Nehad Selaiha watches Fathiya El-Assal and Samiha Ayoub pay tribute to Palestinian mothers
As a woman and writer, Fathiya El-Assal has always been actively political. A long-standing member of Al-Tagammu Party (Alliance or Coalition Party) she fought two election campaigns as the party's candidate to the People's Assembly for the constituency of Al-Sayeda Zeinab (a low- income, densely populated popular quarter of Cairo) and is known all over the Arab world for her many public stands and passionate tirades in defence of the poor and downtrodden. She never made it to the People's Assembly (losing both times to playwright Saadeddin Wahba, the late spouse of actress and National Theatre star and former artistic director Samiha Ayoub); her writing, however, has provided her with an effective public forum from which to disseminate her political ideals and fight "the twin devils of capitalism and patriarchy" as she professes.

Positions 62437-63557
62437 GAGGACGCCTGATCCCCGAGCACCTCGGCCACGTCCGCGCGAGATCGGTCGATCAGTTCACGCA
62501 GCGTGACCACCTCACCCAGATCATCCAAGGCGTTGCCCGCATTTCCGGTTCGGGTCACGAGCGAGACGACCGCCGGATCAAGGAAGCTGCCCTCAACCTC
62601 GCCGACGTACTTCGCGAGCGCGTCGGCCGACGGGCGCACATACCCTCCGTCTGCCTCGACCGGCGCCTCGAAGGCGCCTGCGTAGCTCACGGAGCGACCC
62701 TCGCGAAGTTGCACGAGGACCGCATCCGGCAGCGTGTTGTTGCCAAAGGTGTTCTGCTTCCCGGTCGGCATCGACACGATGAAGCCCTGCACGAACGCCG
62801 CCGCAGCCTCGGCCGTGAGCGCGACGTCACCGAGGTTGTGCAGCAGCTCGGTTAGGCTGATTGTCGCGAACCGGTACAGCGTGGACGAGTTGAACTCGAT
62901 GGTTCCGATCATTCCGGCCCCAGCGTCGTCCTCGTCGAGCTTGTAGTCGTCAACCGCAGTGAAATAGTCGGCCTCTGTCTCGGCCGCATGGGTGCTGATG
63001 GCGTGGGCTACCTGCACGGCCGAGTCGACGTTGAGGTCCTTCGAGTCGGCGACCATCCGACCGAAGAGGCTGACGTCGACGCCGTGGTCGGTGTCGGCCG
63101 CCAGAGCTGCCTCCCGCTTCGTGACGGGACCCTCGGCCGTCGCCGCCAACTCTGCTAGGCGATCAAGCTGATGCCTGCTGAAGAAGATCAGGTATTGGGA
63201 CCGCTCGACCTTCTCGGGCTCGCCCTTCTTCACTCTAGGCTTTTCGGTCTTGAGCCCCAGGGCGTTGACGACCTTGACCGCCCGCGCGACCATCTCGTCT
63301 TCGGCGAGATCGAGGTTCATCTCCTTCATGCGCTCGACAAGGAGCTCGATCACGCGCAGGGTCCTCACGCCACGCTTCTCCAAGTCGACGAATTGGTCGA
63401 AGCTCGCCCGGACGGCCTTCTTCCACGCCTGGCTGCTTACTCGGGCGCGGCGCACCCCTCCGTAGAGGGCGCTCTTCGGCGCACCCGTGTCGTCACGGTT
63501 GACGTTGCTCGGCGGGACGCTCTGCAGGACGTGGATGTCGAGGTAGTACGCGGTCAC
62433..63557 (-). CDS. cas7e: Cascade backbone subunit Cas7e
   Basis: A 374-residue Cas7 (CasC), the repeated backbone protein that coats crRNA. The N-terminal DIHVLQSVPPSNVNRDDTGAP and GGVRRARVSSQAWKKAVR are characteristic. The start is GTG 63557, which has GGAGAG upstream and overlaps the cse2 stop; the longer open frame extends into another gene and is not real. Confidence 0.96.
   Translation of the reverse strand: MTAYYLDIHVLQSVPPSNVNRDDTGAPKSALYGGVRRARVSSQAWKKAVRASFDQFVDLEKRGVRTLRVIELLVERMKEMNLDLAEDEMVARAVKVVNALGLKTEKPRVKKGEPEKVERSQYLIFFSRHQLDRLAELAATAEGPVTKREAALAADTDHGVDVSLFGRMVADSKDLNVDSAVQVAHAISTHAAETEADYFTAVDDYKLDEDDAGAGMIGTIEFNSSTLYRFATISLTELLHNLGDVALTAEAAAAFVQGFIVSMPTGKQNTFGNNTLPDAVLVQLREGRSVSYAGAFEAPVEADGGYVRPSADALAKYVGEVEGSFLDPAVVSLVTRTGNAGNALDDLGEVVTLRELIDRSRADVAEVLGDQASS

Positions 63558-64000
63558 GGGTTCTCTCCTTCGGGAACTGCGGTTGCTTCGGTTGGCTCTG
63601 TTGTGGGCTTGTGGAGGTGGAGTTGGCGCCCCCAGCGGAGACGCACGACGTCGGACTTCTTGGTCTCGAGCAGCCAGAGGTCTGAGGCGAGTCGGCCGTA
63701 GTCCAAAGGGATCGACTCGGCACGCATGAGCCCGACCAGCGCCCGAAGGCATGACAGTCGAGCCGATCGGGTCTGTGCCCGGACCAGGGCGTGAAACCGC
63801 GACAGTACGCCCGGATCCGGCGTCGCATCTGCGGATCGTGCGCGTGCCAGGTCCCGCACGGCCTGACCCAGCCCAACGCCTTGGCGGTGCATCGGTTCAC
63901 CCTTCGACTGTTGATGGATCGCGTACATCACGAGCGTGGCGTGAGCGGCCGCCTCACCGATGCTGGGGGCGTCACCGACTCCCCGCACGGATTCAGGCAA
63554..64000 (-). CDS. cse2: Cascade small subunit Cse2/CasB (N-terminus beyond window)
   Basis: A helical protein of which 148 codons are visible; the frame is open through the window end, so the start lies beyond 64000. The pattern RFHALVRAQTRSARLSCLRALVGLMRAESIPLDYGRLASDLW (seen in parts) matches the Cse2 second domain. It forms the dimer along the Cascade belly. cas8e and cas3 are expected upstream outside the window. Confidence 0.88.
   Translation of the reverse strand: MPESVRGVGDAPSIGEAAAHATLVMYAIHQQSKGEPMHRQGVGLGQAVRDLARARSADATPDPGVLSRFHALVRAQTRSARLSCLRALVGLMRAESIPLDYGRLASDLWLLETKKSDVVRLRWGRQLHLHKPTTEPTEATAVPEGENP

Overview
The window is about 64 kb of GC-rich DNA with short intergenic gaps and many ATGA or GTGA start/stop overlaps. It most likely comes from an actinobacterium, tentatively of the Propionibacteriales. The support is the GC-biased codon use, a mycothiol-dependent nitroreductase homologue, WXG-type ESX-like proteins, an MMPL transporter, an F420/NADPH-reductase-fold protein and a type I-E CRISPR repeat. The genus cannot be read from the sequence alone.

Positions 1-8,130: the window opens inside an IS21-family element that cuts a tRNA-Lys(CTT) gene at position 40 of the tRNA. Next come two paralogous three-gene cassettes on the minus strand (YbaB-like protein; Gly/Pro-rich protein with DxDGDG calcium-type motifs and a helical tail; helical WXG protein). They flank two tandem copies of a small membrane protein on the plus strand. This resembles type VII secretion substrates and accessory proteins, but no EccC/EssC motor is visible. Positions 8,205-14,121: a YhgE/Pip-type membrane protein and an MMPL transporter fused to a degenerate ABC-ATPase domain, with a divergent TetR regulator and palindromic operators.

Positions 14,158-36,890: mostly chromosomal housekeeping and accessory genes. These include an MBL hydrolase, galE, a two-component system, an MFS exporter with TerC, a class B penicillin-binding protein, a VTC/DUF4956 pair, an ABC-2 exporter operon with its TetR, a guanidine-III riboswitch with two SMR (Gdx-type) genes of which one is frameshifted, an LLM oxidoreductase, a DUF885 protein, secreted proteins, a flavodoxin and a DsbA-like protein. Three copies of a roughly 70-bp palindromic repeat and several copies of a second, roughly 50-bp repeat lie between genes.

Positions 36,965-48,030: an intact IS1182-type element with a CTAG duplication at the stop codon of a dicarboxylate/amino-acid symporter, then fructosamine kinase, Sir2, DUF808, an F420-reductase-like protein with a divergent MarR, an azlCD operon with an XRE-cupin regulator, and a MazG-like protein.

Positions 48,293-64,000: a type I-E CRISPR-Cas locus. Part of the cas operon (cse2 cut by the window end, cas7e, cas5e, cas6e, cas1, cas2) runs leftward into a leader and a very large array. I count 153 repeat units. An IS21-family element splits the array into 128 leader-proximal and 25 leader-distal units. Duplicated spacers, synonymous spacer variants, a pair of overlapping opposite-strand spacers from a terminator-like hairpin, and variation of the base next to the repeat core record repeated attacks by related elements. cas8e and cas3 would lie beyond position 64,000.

For over half a century, in scores of radio and theatre plays and television serials and dramas, El-Assal has indefatigably opposed the dominant structures of power and oppression, ruthlessly baring and questioning their underpinning values and assumptions. Her integrity and life-long struggle were finally recognised this year when she was chosen by the International Theatre Institute (ITI) to address the world on International Theatre Day. As usual, her words were simple, passionate and from the heart. Though her theme was grand -- theatre as a force of liberation -- her style was homely, plain and confiding. Denied a regular education, coercively kept at home on reaching puberty and constantly watched and rigorously coached in the rituals of female obedience, El- Assal experienced oppression at a very tender age and her spontaneous rebellion against gender- specific roles and attitudes gained force and political direction when, at 17, she married journalist and novelist Abdallah El-Toukhi, who helped her educate herself and schooled her in leftist politics and Marxist theory.